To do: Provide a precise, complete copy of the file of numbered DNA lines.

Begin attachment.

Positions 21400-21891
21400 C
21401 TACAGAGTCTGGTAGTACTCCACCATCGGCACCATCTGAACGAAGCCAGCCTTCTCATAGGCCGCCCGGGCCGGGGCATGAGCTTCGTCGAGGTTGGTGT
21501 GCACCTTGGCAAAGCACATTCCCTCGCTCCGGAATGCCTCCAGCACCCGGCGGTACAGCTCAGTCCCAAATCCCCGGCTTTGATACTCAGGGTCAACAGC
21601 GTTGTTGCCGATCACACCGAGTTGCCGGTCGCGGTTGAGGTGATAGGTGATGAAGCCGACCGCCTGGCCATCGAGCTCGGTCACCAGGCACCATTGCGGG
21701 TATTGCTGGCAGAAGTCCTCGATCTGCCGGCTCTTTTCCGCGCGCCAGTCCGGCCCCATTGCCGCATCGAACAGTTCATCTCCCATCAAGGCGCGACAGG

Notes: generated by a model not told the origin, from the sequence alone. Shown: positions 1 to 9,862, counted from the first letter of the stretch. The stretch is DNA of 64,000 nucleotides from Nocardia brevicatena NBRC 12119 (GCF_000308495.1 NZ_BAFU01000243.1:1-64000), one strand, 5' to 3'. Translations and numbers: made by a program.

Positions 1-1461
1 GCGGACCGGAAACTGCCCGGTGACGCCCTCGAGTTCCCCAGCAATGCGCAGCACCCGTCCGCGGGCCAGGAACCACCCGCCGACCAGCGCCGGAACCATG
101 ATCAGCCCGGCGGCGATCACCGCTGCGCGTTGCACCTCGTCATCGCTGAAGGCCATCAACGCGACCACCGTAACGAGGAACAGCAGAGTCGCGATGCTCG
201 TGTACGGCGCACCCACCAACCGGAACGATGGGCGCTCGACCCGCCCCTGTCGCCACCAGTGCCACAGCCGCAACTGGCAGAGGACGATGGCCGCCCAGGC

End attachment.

Positions 21400-21891
21400 C
21401 TACAGAGTCTGGTAGTACTCCACCATCGGCACCATCTGAACGAAGCCAGCCTTCTCATAGGCCGCCCGGGCCGGGGCATGAGCTTCGTCGAGGTTGGTGT
21501 GCACCTTGGCAAAGCACATTCCCTCGCTCCGGAATGCCTCCAGCACCCGGCGGTACAGCTCAGTCCCAAATCCCCGGCTTTGATACTCAGGGTCAACAGC
21601 GTTGTTGCCGATCACACCGAGTTGCCGGTCGCGGTTGAGGTGATAGGTGATGAAGCCGACCGCCTGGCCATCGAGCTCGGTCACCAGGCACCATTGCGGG
21701 TATTGCTGGCAGAAGTCCTCGATCTGCCGGCTCTTTTCCGCGCGCCAGTCCGGCCCCATTGCCGCATCGAACAGTTCATCTCCCATCAAGGCGCGACAGG

Notes: generated by a model not told the origin, from the sequence alone. Shown: positions 1 to 9,862, counted from the first letter of the stretch. The stretch is DNA of 64,000 nucleotides from Nocardia brevicatena NBRC 12119 (GCF_000308495.1 NZ_BAFU01000243.1:1-64000), one strand, 5' to 3'. Translations and numbers: made by a program.

Positions 1-1461
1 GCGGACCGGAAACTGCCCGGTGACGCCCTCGAGTTCCCCAGCAATGCGCAGCACCCGTCCGCGGGCCAGGAACCACCCGCCGACCAGCGCCGGAACCATG
101 ATCAGCCCGGCGGCGATCACCGCTGCGCGTTGCACCTCGTCATCGCTGAAGGCCATCAACGCGACCACCGTAACGAGGAACAGCAGAGTCGCGATGCTCG
201 TGTACGGCGCACCCACCAACCGGAACGATGGGCGCTCGACCCGCCCCTGTCGCCACCAGTGCCACAGCCGCAACTGGCAGAGGACGATGGCCGCCCAGGC